By Andrew Burns, Contributor
John Krasinski is trying his best to stay busy post-The Office. At this point, he is obviously no longer in it for the money and the modest film, The Hollars, is reflective of that. This is a film that lacks meretriciousness and was clearly made out of the love for the medium of film, which sharply contrasts Krasinski’s last feature film role. Despite its modest demeanor and budget, The Hollars boasts some big name actors Anna Kendrick, Charlie Day and even singer Josh Groban. This congregation of big names makes for an indie movie starring everyone’s favorite celebrities.
The film uses the characteristics of every upbeat-indie film telling a sad story; most noticeably, the use of music montages with the film’s cheery acoustic-pop soundtrack. Unfortunately, the film overdoes it with the music montages. Every time a major plot point is revealed, the film takes a break from the story for a music montage. The usage of music breaks would be fine a more artistic, aesthetic-focused film, but The Hollars is a narrative-driven film. Perhaps the greatest fault of the movie is that it bit off more than it could chew with the narrative. The story tried to tackle so much, but only so much can be addressed in 90 minutes.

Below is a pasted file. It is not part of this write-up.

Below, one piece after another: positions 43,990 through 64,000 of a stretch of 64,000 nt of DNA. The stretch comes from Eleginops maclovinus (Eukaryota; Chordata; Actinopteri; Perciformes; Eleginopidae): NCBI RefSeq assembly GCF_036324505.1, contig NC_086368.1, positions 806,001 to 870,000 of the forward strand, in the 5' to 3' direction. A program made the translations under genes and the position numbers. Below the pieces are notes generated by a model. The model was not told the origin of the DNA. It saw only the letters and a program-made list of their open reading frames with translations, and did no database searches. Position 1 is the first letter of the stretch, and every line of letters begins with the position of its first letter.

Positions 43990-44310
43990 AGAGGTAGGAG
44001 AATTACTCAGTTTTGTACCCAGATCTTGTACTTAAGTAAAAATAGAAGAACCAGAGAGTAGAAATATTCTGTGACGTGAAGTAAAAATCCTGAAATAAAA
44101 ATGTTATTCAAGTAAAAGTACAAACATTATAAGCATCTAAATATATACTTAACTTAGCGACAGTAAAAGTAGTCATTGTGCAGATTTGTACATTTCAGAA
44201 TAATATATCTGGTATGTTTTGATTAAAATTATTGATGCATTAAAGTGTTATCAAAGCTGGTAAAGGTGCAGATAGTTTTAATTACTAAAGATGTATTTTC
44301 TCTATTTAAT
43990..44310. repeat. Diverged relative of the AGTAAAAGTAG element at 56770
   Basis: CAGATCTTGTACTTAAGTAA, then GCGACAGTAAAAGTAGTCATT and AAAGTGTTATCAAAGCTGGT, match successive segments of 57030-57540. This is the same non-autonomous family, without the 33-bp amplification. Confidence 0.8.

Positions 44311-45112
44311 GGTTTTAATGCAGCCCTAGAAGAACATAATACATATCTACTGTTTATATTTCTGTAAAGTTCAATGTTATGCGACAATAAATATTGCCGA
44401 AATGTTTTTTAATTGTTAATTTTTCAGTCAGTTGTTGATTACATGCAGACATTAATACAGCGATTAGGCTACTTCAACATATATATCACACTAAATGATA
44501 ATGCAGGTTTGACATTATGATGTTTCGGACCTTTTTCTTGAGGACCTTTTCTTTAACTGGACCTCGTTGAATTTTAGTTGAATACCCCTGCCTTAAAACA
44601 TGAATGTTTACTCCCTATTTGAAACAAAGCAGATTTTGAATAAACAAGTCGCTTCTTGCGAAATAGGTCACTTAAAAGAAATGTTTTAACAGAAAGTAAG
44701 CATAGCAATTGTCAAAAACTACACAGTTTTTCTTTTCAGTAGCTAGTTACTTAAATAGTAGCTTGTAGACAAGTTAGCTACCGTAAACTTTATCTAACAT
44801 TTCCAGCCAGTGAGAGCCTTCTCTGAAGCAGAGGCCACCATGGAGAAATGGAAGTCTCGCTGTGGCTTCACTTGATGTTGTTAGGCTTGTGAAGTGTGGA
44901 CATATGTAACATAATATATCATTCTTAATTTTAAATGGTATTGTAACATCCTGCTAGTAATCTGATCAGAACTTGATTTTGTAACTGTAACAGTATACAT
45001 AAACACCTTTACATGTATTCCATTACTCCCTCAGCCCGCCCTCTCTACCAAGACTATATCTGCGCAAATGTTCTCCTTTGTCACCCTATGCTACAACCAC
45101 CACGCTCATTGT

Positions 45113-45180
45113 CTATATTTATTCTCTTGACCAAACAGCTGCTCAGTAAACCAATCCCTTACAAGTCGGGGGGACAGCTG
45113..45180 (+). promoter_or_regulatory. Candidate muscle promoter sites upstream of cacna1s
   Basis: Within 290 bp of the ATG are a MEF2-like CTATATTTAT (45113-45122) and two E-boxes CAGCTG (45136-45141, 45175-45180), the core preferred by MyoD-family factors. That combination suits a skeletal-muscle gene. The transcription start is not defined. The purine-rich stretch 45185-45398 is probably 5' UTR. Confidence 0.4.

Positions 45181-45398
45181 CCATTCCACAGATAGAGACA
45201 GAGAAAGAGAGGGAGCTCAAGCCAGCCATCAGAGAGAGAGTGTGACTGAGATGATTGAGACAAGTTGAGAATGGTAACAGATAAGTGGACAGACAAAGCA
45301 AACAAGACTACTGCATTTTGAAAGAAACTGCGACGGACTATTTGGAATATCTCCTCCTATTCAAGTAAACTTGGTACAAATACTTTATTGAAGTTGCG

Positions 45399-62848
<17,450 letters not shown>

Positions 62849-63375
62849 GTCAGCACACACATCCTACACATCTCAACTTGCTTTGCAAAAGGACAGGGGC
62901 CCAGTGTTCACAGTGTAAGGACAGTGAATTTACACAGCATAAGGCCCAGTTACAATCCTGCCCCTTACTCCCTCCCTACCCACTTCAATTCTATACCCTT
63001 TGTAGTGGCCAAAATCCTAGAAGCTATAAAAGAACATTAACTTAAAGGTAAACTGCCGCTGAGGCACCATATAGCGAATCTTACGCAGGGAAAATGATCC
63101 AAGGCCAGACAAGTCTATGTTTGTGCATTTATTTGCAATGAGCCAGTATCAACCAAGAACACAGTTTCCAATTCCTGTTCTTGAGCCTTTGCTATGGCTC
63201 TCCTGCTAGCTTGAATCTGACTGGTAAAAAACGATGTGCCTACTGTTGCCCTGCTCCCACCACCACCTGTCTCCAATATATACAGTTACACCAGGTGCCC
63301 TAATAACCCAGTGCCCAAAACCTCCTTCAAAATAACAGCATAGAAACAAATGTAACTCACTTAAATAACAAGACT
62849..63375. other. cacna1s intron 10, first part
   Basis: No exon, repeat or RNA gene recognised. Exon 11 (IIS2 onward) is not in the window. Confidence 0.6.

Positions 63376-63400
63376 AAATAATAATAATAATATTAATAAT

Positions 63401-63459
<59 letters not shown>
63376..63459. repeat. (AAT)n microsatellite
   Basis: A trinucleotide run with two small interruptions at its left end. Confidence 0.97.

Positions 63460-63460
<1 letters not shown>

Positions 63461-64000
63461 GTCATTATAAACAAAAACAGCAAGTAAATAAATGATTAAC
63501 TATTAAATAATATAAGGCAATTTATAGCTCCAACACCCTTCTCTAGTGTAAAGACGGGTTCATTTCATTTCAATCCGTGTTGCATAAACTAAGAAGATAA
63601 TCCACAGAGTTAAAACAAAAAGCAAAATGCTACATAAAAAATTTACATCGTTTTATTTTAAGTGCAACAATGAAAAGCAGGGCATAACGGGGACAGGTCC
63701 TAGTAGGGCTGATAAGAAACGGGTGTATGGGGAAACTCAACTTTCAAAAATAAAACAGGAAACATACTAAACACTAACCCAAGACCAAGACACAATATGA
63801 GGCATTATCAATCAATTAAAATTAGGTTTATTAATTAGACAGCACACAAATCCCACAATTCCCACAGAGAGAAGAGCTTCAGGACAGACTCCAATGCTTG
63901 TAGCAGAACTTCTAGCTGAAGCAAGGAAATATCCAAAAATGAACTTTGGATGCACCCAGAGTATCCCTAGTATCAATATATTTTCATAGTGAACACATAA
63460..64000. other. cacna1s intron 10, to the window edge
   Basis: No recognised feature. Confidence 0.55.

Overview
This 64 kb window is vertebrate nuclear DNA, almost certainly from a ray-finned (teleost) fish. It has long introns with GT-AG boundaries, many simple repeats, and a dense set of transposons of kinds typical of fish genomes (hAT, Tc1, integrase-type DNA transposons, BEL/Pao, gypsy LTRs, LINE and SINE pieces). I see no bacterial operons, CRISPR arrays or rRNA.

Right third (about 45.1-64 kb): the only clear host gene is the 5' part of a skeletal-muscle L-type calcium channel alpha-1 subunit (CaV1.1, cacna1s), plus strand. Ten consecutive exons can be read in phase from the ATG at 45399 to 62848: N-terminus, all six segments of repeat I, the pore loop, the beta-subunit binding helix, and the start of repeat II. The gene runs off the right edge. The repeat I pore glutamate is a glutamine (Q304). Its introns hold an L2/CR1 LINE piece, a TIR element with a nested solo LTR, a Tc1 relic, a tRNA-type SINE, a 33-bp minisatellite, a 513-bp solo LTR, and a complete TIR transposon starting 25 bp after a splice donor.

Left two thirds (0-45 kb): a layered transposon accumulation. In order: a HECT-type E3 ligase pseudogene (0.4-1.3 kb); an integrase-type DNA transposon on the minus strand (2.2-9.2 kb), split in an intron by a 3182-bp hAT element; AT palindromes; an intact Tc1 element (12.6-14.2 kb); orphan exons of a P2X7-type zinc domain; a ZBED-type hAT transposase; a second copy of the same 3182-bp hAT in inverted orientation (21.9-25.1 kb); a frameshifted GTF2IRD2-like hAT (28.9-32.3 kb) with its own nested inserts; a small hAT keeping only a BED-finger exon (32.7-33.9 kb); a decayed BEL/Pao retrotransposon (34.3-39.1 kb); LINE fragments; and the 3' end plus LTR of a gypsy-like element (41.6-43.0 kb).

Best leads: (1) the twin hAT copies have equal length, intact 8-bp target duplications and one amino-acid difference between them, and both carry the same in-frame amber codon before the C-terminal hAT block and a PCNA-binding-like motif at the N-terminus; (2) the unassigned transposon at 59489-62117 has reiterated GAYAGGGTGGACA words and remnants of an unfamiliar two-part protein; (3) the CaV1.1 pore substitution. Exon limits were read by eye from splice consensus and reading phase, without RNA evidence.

The central plot is focused on the illness of the mother of the eponymous Hollar family. The side-plots include losing everything on the brink of retirement, seeing one’s kids after a divorce, and fear of becoming a parent. All of these subplots could be subject to feature films of their own, and likely have, but in The Hollars, each is relegated to a small side plot. After the main plot and music montages, each subplot probably gets around 15 to 20 minutes of screentime, which is far too little to tackle something like losing a job just before retirement. They are interesting plot lines, but unfortunately, they are a bit too interesting to be dealt with in this amount of time.
The problem with The Hollars is that it is too short to fully develop its plots, but at least it’s long enough to interest the audience.